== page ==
Option 1 - Wether Hill & Brough Law

Distance: 7 miles (11km) 

Ascent: 1,100 feet (330m) 

In SummaryDiscover two of the dominant Iron Age hillforts in the Breamish Valley, Wether Hill and Brough Law. In the Spring, oystercatcher and sandpiper nest on the river gravel and higher up on the hillsides, lapwing and curlew, true moorland birds are a common sight and sound.  Scottish black-faced and the local Cheviot sheep graze the pastures as they have done for centuries.

Highlight: Great vantage points for views of the surrounding area

 

Option 2 - The Breamish Valley

Distance: 8½ miles (13.5km) 

Ascent: 1450 feet (450m) 

In SummaryThe hillsides in the valley were terraced in the Bronze Age and the early occupants who lived here grew crops and raised livestock. Iron Age settlements and their circular hillforts can be found on both sides of the valley, reflecting a long history of occupation in this part of Northumberland.

HighlightDiscovering a prehistoric landscape

 

Option 3 - Hillforts & Droving

Distance: 11 miles (18km) 

Ascent: 1,900 feet (560m) 

In SummaryBrough Law dominates the Breamish Valley, a once mighty Iron Age hillfort, perched high above the river; it’s a must-see site as you explore this ancient landscape. There are great views of the River Breamish, a walk along a section of the Salter’s Road, an ancient drove road with a history going back to the Roman occupation.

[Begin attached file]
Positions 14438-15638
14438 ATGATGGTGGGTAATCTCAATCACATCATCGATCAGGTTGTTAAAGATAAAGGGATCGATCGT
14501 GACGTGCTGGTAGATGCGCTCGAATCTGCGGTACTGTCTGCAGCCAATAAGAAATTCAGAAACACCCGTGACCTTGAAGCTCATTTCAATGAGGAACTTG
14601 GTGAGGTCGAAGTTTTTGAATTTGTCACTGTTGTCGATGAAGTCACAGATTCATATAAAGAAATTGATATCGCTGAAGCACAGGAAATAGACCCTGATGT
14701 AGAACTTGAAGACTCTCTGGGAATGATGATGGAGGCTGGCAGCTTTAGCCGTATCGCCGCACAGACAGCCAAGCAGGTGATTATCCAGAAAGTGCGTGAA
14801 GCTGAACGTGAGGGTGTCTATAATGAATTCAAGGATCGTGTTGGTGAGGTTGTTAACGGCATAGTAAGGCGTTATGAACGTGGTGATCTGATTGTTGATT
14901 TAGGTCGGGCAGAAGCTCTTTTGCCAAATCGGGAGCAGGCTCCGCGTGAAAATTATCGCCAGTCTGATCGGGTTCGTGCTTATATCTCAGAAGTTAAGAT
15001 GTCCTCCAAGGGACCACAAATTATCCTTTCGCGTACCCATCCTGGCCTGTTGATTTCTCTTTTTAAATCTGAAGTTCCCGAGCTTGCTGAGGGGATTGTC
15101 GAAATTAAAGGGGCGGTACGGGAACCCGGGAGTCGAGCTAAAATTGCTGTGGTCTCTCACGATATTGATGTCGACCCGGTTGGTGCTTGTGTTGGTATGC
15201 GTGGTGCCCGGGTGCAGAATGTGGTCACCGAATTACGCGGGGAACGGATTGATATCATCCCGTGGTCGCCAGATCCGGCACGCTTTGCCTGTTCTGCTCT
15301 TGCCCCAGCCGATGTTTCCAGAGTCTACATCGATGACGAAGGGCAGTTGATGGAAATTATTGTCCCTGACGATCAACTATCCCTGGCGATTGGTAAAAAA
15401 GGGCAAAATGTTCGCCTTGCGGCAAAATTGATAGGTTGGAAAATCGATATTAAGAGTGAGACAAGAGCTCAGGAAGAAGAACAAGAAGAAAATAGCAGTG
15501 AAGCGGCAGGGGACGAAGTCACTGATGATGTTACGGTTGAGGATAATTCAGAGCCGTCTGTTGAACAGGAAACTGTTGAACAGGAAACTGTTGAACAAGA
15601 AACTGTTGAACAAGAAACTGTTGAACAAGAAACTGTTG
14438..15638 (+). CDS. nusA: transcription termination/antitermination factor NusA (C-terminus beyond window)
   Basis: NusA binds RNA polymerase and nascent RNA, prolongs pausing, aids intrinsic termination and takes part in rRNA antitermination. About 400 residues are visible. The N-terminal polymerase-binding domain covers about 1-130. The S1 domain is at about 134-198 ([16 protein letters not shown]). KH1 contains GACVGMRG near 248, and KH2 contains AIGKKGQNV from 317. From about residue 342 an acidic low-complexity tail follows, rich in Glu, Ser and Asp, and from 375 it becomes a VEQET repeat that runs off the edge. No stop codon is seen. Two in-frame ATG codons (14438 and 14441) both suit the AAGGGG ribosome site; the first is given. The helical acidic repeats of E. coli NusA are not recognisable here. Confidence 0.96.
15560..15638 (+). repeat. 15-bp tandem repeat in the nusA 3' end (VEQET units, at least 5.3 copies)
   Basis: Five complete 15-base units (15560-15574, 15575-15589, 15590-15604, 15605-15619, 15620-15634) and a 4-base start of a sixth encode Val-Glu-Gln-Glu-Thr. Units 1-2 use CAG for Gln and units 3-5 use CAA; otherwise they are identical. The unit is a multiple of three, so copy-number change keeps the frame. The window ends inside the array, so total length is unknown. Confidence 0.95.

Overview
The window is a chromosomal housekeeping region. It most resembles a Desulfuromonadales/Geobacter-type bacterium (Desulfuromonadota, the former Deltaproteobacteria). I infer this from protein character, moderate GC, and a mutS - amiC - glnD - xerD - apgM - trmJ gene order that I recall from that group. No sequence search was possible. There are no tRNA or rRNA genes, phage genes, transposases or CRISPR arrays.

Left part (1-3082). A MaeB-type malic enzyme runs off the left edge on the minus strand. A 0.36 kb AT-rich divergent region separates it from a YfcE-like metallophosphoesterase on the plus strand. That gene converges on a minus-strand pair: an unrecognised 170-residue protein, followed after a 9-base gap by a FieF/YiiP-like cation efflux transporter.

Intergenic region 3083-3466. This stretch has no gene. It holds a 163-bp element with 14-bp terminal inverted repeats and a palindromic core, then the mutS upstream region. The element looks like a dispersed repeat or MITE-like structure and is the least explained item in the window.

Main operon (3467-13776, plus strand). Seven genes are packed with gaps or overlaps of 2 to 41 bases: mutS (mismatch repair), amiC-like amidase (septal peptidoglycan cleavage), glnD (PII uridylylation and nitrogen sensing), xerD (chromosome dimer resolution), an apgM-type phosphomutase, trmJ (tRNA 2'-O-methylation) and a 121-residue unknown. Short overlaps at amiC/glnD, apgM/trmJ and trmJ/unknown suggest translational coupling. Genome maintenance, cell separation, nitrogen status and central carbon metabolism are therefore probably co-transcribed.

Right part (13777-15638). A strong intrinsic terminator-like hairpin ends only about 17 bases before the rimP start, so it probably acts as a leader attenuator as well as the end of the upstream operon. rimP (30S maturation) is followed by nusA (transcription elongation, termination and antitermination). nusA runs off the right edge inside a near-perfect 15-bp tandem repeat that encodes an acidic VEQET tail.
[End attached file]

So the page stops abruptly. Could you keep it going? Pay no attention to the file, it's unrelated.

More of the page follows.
Highlight: Walking through an historic landscape

 


View more about Nether Grange and the local area for ideas on how to fill your free day. 


Option 1 - Around Rothbury

Distance: 7 miles (11.5km) 

Ascent: 1,100 feet (340m) 

In SummaryA circuit from Rothbury heads onto the hills above the town, following the winding carriage drive, which loops round the forests and moorland of Lord Armstrong’s Cragside Estate. 

Highlight: Look out over the fine rolling countryside of Northumberland with excellent views of the Cheviot and Simonside Hills.

Option 2 - Simonside Hills

Distance: 9 miles (14.5km) 

Ascent: 1,450 feet (440m)

In SummaryWalk from Rothbury through fieldpaths to the village of Thropton, then climb steadily through woodland to the summit of Dove Crag, on the Simonside Hills. We descend back into Rothbury via the Beacon and Garleigh Moor. 

HighlightThe Simonside Hills are a real hidden gem. Look out for the ancient cup-and-ring stones on top of Garleigh Moor. 

 

Option 3 - Along the Simonside Hills

Distance: 10½ miles (17km) 

Ascent: 1,900 feet (580m) 

In SummaryAscend via Garleigh Moor to walk the length of the Simonside Hills. After a steep descent from the summit, we drop down through woodland to Thropton, then climb again to follow part of the carriage-drive back into Rothbury.